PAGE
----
revolution. While trying to increase their standard of living many new jobs.
developing countries are now in the same phase where Europe
was a few decades ago. In those countries it means fast increase
in energy consumption — it is their right and necessary for the 6.5    The EESC strongly supports the idea of an international
global security and peaceful development. Presently, Europe has agreement on energy efficiency between the major energy con­
both the responsibility and the potential to drive a profound suming countries (US, Canada, Japan, Australia, India and China).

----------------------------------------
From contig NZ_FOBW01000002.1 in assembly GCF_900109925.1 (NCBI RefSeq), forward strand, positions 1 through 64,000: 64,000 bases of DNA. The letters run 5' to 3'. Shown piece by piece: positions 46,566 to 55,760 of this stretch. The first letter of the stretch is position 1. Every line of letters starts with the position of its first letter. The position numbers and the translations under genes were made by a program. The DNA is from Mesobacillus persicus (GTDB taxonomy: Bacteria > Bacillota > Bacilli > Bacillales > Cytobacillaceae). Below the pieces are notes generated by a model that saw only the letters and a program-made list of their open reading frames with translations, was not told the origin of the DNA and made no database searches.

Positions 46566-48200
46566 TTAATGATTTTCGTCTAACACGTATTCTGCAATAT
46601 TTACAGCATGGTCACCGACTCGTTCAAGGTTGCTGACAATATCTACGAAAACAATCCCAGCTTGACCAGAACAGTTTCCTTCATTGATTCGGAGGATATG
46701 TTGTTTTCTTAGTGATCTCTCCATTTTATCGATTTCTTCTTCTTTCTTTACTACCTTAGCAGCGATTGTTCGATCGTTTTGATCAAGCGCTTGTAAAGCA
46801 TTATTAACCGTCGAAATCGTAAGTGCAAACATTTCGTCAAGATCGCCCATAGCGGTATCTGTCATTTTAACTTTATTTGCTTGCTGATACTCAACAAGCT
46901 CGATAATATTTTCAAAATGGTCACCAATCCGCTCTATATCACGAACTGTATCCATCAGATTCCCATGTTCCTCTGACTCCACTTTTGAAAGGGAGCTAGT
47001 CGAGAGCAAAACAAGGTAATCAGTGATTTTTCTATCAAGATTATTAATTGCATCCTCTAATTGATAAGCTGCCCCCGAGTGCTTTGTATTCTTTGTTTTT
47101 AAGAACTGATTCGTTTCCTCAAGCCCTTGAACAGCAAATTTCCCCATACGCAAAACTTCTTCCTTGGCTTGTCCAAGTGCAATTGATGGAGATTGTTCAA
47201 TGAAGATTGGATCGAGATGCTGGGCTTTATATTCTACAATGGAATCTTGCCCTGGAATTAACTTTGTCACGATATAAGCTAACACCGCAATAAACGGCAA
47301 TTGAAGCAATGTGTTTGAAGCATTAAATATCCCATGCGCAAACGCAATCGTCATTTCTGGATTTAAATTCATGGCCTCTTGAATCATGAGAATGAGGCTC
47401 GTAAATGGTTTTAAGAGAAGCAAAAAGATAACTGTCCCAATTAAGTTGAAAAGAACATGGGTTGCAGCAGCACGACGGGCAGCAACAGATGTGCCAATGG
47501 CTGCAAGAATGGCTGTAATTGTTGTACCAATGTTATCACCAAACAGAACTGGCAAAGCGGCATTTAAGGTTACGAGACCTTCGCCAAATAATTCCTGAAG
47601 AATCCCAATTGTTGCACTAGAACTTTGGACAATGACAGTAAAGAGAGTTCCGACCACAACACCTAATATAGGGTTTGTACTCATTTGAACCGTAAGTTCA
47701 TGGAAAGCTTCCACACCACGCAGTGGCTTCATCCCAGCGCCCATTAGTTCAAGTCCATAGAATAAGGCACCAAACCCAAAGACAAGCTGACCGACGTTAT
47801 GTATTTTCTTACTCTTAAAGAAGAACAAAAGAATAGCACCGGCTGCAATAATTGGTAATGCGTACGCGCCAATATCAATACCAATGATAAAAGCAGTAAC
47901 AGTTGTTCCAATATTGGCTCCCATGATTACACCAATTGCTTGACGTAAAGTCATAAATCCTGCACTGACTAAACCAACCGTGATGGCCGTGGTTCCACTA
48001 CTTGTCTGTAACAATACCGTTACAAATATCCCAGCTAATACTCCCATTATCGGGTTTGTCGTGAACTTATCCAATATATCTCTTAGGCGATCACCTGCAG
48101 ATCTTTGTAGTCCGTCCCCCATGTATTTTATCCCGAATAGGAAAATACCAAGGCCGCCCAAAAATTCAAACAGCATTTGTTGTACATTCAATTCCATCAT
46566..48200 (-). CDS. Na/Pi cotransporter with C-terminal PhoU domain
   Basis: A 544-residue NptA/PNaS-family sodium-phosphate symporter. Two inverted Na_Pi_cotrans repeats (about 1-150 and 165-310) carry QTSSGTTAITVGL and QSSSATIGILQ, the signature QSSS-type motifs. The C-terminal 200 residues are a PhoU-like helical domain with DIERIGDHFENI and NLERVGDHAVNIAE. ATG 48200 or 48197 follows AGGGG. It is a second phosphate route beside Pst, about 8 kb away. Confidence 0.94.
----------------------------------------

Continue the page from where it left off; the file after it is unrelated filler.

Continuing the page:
change in energy consumption culture — the third industrial One step in this direction is the forum agreed by G-8 in Japan in
revolution. July 2008. But it has to be ensured that all these key consumers
effectively participate in the agreement and contribute their fair
6.2    Around 2 billion people around the world in developing share. The agreement should cover, in addition to promoting
countries live without access to electricity and have to rely on energy efficiency policies and development and diffusion of tech­
wood, dung and agricultural wastes, which have made indoor air nologies and renewables, also the prevention of dual pricing, i.e.
pollution one of the world’s top 10 causes of premature death. subsidized energy prices to domestic users. This leads to consid­
Access for these people to an electricity grid and production erable waste of energy.
capacity is one of the biggest global tasks the world has. It means